Bazemore's Career Year Fueled By Health, Versatility
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Story by KL Chouinard
Kent Bazemore doesn't give up easily. It's who he is, and it shows up in his play on the court.
In the first half of Monday's win over the Timberwolves, Minnesota snatched a steal and sent Jeff Teague and Jimmy Butler out on the break in front of every Hawk. Undeterred, Bazemore gave chase, first dancing around a pseudo-screen from Butler and then soaring to thump Teague's layup attempt out of the air inches before it got to the rim.
During the dead ball Bazemore said a few words that drew a smile from his old friend Teague.
"You've got to dunk that. I mean, you know that." - Bazemore to former teammate Teague after blocking him from behind
Later in the game, with the Hawks nursing a one-point lead with a little more than a minute left, Bazemore made a nearly identical block on Teague. The Hawks grabbed the rebound and held on for the win.
Bazemore said chasedown blocks are the types of plays he might not have been able to make last season when he had to deal with a lingering right knee issue. This season, he said that the script has flipped.
"It's definitely different health-wise," he said. "I'm just trusting my body, knowing I can go up and get it now. I've been flying around this year."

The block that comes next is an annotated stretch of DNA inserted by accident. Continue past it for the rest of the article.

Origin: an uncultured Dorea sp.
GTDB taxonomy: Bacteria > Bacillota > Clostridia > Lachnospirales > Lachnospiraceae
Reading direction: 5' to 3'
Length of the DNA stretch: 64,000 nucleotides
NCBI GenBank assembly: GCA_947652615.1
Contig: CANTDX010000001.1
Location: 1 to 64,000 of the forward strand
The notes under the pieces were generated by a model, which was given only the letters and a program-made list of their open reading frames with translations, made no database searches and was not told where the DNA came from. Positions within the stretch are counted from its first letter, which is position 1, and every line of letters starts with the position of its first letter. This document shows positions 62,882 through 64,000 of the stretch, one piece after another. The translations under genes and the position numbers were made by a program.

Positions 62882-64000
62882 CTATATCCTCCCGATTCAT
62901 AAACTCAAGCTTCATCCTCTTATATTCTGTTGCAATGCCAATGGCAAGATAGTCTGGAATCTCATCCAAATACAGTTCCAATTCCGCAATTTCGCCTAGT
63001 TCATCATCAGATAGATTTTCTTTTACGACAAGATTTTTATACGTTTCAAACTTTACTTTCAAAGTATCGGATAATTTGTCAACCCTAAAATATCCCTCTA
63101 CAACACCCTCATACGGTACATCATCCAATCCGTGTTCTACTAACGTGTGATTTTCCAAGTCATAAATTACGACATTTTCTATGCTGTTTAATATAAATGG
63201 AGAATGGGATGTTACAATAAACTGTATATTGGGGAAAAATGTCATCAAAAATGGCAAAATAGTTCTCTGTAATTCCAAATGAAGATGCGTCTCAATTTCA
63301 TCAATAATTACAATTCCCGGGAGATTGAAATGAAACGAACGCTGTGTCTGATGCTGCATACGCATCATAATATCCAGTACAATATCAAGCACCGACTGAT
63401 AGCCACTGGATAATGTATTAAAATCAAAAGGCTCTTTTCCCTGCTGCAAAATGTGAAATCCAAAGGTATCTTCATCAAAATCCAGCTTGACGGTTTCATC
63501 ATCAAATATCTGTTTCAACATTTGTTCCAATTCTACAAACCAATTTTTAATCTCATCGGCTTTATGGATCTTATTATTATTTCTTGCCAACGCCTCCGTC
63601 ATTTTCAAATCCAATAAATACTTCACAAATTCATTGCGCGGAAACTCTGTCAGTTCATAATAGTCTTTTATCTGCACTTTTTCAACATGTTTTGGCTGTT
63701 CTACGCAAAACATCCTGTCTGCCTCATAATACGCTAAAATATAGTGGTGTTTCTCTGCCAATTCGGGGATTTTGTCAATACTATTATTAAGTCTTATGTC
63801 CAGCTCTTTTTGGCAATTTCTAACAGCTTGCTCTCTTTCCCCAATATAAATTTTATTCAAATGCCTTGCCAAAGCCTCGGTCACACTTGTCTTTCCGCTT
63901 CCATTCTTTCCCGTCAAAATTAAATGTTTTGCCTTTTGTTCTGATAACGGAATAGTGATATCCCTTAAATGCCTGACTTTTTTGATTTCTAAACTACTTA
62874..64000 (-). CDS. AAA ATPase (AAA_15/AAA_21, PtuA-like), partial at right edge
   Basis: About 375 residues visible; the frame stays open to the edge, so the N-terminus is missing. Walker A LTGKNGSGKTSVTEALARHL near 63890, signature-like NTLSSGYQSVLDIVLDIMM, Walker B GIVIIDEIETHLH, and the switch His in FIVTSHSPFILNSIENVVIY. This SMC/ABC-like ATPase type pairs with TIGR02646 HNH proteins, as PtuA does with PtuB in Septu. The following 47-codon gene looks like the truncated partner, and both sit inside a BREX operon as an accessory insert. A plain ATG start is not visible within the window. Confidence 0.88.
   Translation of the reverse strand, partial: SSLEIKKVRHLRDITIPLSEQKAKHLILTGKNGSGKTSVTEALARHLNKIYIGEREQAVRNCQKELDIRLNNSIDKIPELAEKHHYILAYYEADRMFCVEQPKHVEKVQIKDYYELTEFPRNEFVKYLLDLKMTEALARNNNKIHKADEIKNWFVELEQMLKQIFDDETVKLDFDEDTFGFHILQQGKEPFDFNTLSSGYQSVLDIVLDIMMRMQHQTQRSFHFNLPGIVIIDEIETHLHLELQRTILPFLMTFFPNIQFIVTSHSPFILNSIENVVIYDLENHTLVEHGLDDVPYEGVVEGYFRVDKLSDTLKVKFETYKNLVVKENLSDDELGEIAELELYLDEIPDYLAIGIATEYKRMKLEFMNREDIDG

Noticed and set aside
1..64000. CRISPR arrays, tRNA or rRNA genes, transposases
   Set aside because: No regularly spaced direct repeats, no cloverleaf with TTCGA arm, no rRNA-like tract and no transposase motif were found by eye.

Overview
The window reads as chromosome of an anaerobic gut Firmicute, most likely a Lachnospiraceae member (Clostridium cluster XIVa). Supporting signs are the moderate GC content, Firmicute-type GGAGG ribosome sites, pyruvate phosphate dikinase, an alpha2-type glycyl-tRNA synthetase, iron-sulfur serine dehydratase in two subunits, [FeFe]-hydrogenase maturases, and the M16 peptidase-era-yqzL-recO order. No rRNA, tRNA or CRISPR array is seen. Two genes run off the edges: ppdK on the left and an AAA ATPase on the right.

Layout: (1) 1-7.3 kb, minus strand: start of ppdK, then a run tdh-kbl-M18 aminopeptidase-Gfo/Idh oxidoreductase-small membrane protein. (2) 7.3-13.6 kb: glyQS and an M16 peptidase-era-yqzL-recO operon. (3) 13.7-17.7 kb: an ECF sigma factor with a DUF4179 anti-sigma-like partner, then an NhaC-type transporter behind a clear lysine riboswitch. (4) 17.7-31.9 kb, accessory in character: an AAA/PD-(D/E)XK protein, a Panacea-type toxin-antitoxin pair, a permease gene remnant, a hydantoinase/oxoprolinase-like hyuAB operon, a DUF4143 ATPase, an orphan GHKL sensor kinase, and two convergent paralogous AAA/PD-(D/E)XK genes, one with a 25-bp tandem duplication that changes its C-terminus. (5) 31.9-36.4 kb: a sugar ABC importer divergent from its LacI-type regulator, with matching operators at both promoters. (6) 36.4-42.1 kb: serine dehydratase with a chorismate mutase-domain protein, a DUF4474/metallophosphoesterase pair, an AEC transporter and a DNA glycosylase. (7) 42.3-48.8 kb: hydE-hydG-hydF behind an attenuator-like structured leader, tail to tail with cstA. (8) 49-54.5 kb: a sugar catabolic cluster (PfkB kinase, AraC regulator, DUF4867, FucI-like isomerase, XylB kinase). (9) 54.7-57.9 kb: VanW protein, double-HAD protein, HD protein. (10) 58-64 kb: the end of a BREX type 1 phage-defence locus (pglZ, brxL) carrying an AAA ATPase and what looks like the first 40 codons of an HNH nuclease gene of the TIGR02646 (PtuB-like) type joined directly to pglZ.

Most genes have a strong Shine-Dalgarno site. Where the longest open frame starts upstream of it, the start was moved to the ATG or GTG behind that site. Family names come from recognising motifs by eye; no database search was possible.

Bazemore isn't just averaging a career-high in blocks per game (0.72); he is also doing the same in points (12.8), assists (3.6), steals (1.7), three-point percentage (.379) and made threes (1.6 per game). He has made a huge impact defensively, too. He ranks 7th in the NBA in total steals (86), and he sits 8th among all shooting guards on ESPN's Defensive Real Plus-Minus index (+0.96). It is easy to say that Bazemore is having the best season of his career, and not much more difficult to say that he has been one of the most productive and consistent Hawks through the season's first 50 games.
Let's take a look at Bazemore's season though the prism of the positions that he has played:
The '2' and the '3'
Since arriving in 2014, Bazemore's primary spot has been on the wing alternating between the shooting guard and small forward positions. In Head Coach Mike Budenholzer's offense, they function almost identically, so the biggest difference between the two jobs has come on the defensive end.
This season, Bazemore and Taurean Prince have been the only two Hawks to play in all 50 games. With Prince holding down the starting small forward spot, Bazemore has thrived at shooting guard. He has enjoyed having Prince alongside him to guard the bigger wings, even though he still guards many of the bigger players when Prince rests.
"It definitely makes a difference," Bazemore said. "The year after DeMarre (Carroll) left, it was my second year here, I played the 3. It just wore me out, giving up a couple of inches and a couple of pounds every night and banging, and doing all that. It's good to have another guy out there who can guard them. If need be, if coach brings in another smaller guard – like he'll play me with Malcolm (Delaney) and Dennis (Schröder) – then I can guard those guys. But on a nightly basis, it's good to have a guy out there who can carry that load."